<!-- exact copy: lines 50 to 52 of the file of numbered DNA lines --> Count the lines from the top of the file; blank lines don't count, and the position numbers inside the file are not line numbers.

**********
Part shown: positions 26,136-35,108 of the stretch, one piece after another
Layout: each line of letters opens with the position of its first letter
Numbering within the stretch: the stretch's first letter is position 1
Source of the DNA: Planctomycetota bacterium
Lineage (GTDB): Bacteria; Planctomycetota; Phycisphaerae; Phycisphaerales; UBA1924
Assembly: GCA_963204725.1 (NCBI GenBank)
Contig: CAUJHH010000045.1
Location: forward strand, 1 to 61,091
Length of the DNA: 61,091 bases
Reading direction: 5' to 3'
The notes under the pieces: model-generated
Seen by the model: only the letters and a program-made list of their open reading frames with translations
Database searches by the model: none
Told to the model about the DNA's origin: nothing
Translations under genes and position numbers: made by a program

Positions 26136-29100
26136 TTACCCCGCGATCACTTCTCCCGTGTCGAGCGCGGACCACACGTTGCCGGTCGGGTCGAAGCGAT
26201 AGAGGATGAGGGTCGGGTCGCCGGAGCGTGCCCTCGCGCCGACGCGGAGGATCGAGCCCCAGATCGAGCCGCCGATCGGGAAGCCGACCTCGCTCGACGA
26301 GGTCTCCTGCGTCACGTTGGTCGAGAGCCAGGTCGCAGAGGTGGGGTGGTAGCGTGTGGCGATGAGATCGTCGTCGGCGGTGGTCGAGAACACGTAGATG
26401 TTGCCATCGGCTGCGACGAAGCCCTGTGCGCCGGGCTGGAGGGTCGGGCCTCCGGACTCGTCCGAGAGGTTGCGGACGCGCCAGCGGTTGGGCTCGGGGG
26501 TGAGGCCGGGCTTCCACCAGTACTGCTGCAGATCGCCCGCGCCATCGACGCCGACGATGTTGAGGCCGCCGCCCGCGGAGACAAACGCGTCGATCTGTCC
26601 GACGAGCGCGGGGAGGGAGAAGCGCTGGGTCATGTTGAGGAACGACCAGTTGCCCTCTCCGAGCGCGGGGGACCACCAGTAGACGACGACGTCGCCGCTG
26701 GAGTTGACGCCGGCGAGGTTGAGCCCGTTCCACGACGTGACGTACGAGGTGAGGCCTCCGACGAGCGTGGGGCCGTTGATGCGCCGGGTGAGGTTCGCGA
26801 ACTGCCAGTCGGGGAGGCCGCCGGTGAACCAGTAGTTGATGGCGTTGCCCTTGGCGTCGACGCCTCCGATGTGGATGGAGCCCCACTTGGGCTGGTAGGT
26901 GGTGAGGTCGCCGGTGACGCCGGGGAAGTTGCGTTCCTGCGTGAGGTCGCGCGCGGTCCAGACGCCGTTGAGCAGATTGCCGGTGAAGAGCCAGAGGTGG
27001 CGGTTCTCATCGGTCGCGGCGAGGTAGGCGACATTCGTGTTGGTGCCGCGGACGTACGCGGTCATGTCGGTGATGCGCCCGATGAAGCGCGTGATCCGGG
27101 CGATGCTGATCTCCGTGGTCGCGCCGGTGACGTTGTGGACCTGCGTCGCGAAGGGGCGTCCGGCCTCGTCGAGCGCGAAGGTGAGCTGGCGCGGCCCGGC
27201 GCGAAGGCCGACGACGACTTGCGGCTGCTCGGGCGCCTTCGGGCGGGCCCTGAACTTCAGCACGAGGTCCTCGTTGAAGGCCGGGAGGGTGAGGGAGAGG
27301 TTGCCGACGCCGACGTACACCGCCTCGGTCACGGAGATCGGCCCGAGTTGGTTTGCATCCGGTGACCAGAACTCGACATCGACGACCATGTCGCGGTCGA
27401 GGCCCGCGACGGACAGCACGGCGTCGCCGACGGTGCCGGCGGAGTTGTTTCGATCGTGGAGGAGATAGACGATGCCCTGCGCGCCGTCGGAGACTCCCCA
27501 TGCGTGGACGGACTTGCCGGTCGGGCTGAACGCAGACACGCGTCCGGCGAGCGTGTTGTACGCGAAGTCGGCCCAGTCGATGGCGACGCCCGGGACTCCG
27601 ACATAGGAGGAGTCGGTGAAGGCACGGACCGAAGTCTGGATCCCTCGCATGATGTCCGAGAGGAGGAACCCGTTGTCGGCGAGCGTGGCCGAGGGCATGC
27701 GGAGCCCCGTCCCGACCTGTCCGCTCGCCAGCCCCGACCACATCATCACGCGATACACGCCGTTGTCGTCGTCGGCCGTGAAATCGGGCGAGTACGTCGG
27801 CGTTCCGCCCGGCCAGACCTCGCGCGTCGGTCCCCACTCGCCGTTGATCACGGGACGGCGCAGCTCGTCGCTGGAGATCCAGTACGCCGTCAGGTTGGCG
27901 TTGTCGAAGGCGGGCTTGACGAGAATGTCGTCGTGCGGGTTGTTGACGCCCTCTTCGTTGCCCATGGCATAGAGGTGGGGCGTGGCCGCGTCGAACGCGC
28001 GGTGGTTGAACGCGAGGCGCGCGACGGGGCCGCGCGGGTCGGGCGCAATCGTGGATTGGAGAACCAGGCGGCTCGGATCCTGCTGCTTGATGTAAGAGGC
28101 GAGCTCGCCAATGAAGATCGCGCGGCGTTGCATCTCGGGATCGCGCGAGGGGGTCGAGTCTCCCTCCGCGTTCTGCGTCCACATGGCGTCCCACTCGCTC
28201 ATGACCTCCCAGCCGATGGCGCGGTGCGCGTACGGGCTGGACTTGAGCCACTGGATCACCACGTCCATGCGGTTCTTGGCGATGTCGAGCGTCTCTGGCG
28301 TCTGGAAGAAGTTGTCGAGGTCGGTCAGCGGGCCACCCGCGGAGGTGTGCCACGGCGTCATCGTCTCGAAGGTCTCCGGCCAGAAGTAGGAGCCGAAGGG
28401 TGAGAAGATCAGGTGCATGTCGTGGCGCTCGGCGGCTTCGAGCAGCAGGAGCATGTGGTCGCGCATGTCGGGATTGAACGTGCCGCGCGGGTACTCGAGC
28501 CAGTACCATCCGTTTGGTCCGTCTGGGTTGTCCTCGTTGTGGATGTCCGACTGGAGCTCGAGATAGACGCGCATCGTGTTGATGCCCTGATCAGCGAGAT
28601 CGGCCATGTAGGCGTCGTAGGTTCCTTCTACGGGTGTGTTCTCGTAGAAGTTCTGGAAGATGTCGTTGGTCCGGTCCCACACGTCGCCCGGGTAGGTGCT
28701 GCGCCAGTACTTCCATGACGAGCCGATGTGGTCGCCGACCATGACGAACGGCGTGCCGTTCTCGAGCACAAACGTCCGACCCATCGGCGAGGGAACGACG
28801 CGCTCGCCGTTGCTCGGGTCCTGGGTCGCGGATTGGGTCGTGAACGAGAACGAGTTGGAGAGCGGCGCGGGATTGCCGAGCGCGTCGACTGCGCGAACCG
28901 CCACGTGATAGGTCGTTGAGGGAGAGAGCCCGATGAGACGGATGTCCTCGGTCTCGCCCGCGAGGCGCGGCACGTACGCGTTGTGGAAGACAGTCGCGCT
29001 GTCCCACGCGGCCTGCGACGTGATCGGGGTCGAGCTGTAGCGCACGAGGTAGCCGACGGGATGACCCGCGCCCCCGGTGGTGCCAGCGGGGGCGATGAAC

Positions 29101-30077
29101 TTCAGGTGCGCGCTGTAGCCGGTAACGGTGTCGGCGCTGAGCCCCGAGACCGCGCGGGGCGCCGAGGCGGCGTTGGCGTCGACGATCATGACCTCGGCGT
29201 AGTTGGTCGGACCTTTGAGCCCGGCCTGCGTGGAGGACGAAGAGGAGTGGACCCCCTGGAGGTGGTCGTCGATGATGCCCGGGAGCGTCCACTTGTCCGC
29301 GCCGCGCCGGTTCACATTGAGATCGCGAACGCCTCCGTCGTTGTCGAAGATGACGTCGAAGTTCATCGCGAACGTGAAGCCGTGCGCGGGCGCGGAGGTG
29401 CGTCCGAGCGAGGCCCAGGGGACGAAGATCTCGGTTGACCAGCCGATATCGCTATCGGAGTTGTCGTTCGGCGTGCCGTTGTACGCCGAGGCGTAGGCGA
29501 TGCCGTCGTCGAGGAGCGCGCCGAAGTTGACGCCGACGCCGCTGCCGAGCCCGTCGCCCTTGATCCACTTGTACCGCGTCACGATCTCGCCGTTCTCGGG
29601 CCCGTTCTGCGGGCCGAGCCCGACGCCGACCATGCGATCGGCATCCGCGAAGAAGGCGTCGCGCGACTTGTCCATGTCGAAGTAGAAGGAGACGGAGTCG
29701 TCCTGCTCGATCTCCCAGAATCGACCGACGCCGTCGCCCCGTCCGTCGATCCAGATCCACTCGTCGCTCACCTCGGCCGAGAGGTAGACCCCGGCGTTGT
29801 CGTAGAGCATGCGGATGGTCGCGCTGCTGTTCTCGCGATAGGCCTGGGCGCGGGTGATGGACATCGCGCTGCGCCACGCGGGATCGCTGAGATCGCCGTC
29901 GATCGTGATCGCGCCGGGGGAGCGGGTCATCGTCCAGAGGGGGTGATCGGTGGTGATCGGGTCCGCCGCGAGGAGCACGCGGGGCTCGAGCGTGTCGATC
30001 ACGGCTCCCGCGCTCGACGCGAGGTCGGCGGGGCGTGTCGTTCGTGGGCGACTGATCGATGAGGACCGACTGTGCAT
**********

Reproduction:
29301 GCCGCGCCGGTTCACATTGAGATCGCGAACGCCTCCGTCGTTGTCGAAGATGACGTCGAAGTTCATCGCGAACGTGAAGCCGTGCGCGGGCGCGGAGGTG
29401 CGTCCGAGCGAGGCCCAGGGGACGAAGATCTCGGTTGACCAGCCGATATCGCTATCGGAGTTGTCGTTCGGCGTGCCGTTGTACGCCGAGGCGTAGGCGA
29501 TGCCGTCGTCGAGGAGCGCGCCGAAGTTGACGCCGACGCCGCTGCCGAGCCCGTCGCCCTTGATCCACTTGTACCGCGTCACGATCTCGCCGTTCTCGGG